Let us then consider the experiment of determining whether a die is loaded such that number 6 appears more often than all others. We might want to test a PDF expressed by the simple form:

$P(1)=1/6 - t/2$
$P(2)=P(3)=P(4)=P(5)=1/6 - t/8$
$P(6)=1/6+t$

The above is a rather crude model, but it is sufficient for our purpose here. It describes a decrease of the probability to observe the value "1" from the nominal probability, a smaller decrease to observe the values "2" through "5", and an increase of the probability of observing "6". The increase in the probability of "6" is our single unknown parameter t. Let us use as base data the following set of numbers, relative to 20 die-throwings -already ordered by outcome:

$x_i=1$: 3 trials
$x_i=2..5$: 3 trials each
$x_i=6$: 5 trials

The likelihood construction works as follows:

$-log(L(t))=-\sum_{i=1}^{N}{log(P(x_i,t))}=-3log(1/6-t/2)-12log(1/6-t/8)-5log(1/6+t)$

As you see, this is a function of our single unknown parameter t. It is displayed in the figure on the right (where the horizontal axis goes from -0.166 to 0.333, the range of validity of the function). A maximization of -log(L) leads to extracting the derivative: $dL/dt=-3 \times\frac{(-\frac{1}{2})}{(\frac{1}{6}-\frac{t}{2})}-12 \times \frac{(-\frac{1}{8})}{(\frac{1}{6}-\frac{t}{8})}-5\frac{1}{(\frac{1}{6}+t)}=0$, which can be reduced to a second-degree equation in t once it is accepted that the parameter t assumes values in the range [-1/6,1/3], as is displayed on the right, and as is obvious by our definition of P(). One thus find with simple algebra

$360 t^2 -249 t + 16=0$

which has only one solution in the allowed range: t=0.071687. We thus find a solution consistent with the existence of a load, causing the number "6" to have a probability enhanced by 7.2%, i.e. from 16.7% to 23.9%. This solves our problem nicely, however one question immediately arises:is this a significant observation ? In other words, if you threw a unknown die twenty times and obtained the distribution shown above, would you conclude that the die is loaded ?

Of course not. This is provided by extracting the second derivative of the likelihood function, whose inverse yields an estimate of the variance. In our case the square root of the variance -the standard deviation of our result- turns out to be 0.084: the measurement of the load is utterly inconclusive, yielding t=0.072+-0.084: this is compatible with no load at all, well within one standard deviation. Of course, it was to be expected, since twenty throws of a die cannot give a definite answer in most cases.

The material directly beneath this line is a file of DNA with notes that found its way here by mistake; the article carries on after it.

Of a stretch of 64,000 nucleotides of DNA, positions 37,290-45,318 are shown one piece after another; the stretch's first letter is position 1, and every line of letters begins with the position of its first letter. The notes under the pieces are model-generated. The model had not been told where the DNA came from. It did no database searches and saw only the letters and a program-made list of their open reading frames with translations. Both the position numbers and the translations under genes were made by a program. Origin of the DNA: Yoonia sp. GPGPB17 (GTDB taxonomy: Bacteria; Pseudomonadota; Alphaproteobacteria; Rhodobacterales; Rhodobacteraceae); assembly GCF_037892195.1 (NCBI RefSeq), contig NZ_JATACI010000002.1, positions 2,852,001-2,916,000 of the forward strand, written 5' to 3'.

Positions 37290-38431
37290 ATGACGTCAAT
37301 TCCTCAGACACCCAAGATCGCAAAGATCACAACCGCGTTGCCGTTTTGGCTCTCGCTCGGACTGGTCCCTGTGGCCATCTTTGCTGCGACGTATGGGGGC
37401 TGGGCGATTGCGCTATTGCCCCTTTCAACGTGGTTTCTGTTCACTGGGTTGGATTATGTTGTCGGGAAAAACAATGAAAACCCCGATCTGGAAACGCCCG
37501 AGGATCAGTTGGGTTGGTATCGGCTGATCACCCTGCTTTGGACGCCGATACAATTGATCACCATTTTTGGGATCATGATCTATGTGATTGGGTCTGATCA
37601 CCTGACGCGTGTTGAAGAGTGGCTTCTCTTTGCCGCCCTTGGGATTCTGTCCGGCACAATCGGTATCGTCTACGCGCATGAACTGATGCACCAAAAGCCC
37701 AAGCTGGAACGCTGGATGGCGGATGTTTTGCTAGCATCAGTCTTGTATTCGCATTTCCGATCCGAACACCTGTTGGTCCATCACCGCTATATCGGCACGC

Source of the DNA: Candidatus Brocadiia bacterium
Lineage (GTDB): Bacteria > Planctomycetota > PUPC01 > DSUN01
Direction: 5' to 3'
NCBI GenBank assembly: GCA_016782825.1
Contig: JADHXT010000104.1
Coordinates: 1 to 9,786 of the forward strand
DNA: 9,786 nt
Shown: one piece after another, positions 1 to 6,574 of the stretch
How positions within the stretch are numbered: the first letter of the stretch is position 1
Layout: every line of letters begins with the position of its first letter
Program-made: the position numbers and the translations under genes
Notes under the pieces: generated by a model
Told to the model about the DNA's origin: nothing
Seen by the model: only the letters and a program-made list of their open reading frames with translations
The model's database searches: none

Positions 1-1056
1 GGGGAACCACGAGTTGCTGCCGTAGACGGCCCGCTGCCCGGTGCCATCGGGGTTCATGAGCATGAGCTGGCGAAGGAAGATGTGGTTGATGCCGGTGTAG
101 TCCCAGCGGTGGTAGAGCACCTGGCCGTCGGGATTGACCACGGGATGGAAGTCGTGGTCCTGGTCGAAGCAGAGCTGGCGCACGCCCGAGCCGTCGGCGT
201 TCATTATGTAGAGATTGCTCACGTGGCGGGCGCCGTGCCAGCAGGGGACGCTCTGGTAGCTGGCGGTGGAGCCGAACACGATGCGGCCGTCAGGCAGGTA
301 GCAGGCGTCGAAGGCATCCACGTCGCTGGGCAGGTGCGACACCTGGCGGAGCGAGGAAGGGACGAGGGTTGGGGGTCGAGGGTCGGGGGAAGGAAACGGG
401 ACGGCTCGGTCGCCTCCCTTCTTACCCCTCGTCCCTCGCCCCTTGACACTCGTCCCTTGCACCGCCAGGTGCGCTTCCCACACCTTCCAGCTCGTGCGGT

If you are stubborn, you can try throwing the die 1980 more times. Suppose you get the same distribution as before:

$x_i=1$ : 300 times,
$x_i=2..5$ : 300 times each,
$x_i=6$ : 500 times.

Is this significant ? Of course, the same procedure outlined above provides the minimum at 0.072 we found earlier -this follows from observing that we, nor the maximum, do not care about the value of the likelihood, but its derivative; however, this time the square root of the variance is 0.0084, and a load is thus established: the result now clearly points to an increase of the probability of getting a "6" by 7.17+-0.84% -a number significantly different from zero.

However, the increased precision of this latter test evidences a problem: our model appears to predict that the occurrence of the value "1" is smallest, but this is not borne out by the data. In other words, while we have obtained a well-behaved maximum for our likelihood, we must question whether the fit to our model is a good one. If the model were wrong, our result (the establishment of a load) would then be unreliable.

This is where the maximum likelihood method leaves us on our own. While, in fact, there exist methods to verify the goodness-of-fit using the result of the likelihood maximization, they are artificial and "external" to the method, since they are not directly related to the value of likelihood at maximum or other statistical figures of merit.

In our simple example, we can resort to computing the global $\chi^2$ (the sum of squared differences between data and predictions, each divided by the uncertainty on the data) when the prediction is computed for the most likely value of t. We find for P(1) a probability of 1/6-0.072/2=0.131, for P(2)...P(5) a probability of 1/6-0.072/8=0.158, and for P(6) a probability of 0.239. This means that in 2000 trials we expect to get N(1)=0.131*2000=262, N(2)...N(5)=0.158*2000=316, and N(6)=0.239*2000=478, if our estimate of the load t is correct. Comparing to the observed counts, we find

$\chi^2=\frac{(262-300)^2}{300}+4 \times \frac{(316-300)^2}{300}+\frac{(478-500)^2}{500}=9.195$
for four degrees of freedom (six independent counts minus one parameter minus one). This is largish, but not too bad. That is to say, we do not get a notitia criminis about our model for the load of the die being inappropriate to describe the data, and on the other hand we note that our model does include the "no load" case (when t=0). So we are bound to deduce that the die is indeed loaded, and we accept the estimate provided by the likelihood maximization, pending a more detailed study of possible influences of a load on the probability of the six values.

Above we have used the maximum likelihood method to compute the solution of a very simple problem, one for which the answer was trivial to obtain. In the next installment of this post, I will try to give a more state-of-the-art example of use of the method of maximum likelihood. In the meantime, you might ponder on the fact that everything you strictly need to know in order to use the method can be extracted from what is exemplified above.